I started my career around this time, in 2005. Worked my way up from a parts clerk to a service advisor in the automotive industry. A wage that went from $8.00/hour at the start to almost $40,000 per year in 2009 made me feel like I was finally starting to make it.
Then the bottom fell out.
The Great Recession hit the automotive industry particularly hard. Working just outside metro Detroit at the time, I couldn’t have been in a worse industry in a worse place at a worse time.
The dealership I was working for started letting people go. I was one of them.
Even though I was finally starting to make some pretty decent money, I still hadn’t really amassed any savings. Although I was no longer living way above my means, like I was when I was 21, I also hadn’t turned the corner, meaning I wasn’t yet living below my means.
Now broke and unemployed, I took a long look in the mirror.
I realized that I didn’t ever want to be in this spot again. I didn’t want an employer to have control over my life, able to determine whether or not I have a roof over my head or food in my belly. Enough was enough.
So I moved to Florida in mid-2009 for a number of reasons. The state had a healthier and more dynamic economy. Dealerships were actually hiring – and paying more. The lack of state income tax meant an additional arbitrage opportunity whereby my additional income would be further boosted by less taxes coming out. Moreover, I knew the warm weather would put me in a great position if I ever decided to live without a car, due to the fact that waiting for a bus is easier when it’s 80 degrees (versus 20 degrees) outside.
This move turned out wonderfully.
I landed a job within about a month. I was making more than I was back home, finally eclipsing $40,000 per year. And my expenses were lower, with rent, on average, coming in less than what I was looking at back in Michigan.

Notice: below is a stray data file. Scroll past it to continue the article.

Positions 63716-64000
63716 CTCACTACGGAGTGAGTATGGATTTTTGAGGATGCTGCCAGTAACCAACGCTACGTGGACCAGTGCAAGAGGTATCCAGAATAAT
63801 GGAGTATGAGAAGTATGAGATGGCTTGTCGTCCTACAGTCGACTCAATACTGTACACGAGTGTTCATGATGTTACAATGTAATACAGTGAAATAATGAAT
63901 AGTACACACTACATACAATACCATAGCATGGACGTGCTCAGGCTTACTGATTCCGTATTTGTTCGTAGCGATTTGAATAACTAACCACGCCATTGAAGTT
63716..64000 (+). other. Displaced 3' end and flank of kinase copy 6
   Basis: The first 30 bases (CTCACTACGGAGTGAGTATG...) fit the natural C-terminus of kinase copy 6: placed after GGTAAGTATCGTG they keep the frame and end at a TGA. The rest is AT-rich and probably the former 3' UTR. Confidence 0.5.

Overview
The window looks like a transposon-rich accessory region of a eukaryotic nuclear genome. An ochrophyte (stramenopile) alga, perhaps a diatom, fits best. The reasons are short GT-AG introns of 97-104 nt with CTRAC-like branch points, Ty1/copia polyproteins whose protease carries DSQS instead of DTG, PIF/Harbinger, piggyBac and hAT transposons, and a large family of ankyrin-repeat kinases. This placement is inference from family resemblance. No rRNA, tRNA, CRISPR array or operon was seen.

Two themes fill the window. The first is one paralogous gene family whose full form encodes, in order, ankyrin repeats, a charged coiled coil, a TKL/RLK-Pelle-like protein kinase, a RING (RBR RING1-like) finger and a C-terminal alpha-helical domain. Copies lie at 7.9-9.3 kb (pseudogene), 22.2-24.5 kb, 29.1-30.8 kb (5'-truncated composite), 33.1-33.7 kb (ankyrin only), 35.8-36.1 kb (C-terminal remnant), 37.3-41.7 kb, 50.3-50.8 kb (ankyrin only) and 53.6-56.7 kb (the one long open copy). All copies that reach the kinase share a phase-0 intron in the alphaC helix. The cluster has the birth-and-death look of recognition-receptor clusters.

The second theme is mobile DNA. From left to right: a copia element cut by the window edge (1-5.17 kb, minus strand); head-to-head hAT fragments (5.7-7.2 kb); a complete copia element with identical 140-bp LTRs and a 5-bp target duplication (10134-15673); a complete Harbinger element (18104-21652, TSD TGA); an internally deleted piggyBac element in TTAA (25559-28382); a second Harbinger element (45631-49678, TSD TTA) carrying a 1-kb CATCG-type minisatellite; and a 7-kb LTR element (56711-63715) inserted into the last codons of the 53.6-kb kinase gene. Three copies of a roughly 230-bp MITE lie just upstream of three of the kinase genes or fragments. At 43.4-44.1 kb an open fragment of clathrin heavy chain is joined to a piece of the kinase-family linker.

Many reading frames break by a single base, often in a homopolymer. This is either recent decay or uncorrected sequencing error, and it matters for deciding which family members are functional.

As 2009 gave way to 2010, I had about $7,000 in my checking account. This was the most I had had since I blew through my inheritance.
At this point, I knew I had to do something with my money.
So I opened up an account with Scottrade, figuring I should invest and grow what I had. My first deposit was $5,000.
Unfortunately, I hadn’t yet really educated myself on investing. So I was buying stocks and mutual funds that seemed like good ideas. I had no idea what I was doing. Didn’t know anything about fundamentals, valuation, or even what fees these funds were charging. I sold everything a month or so later.
I then educated myself. I read books about investing, stocks, financial statements, and how some of the world’s most renowned investors had amassed their fortunes.
After spending a few months reading, I decided that dividend growth investing would be my strategy. I would buy high-quality stocks that had lengthy track records of returning a portion of their profit to shareholders via increasing dividends – and I would only buy these stocks when they were attractively valued. I learned how to read financial statements, decipher fundamentals, and establish opinions on competitive advantages for numerous companies across a multitude of industries.
Restarting my investing activities, I became aggressive. I started to regularly deposit cash into my brokerage account. I was buying stock in great companies as often as I could. But I wasn’t satisfied.
Taking a good look at my budget, I realized that I could save a lot more money. I started trimming fat wherever I could. The savings rate started to rise. I started to invest a little more. But it still wasn’t enough.